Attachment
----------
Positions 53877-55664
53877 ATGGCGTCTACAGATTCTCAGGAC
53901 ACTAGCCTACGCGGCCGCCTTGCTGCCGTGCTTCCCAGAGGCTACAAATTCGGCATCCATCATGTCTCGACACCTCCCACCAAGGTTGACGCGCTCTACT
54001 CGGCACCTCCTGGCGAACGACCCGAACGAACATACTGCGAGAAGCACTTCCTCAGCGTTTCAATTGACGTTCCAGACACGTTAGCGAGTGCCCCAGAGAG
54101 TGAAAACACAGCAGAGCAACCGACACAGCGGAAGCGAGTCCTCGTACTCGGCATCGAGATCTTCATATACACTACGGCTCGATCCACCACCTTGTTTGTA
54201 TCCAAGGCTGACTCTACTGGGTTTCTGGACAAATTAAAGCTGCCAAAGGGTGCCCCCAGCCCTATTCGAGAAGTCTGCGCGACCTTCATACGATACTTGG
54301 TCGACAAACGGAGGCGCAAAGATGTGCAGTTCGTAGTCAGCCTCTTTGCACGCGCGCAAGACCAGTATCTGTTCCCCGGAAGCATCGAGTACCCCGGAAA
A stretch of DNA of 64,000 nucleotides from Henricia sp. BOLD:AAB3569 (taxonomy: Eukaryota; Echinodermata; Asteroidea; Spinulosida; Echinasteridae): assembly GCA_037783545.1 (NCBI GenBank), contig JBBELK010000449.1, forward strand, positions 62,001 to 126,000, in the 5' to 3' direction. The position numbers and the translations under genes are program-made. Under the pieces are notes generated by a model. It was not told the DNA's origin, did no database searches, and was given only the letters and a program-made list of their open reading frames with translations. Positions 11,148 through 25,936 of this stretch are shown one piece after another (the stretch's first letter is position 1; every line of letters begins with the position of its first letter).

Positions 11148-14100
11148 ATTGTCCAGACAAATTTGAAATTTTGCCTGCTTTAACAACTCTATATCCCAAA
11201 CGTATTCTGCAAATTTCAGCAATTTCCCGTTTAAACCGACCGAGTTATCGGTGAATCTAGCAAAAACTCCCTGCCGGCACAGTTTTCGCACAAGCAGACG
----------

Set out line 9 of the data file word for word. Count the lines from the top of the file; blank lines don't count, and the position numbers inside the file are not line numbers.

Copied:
Positions 11148-14100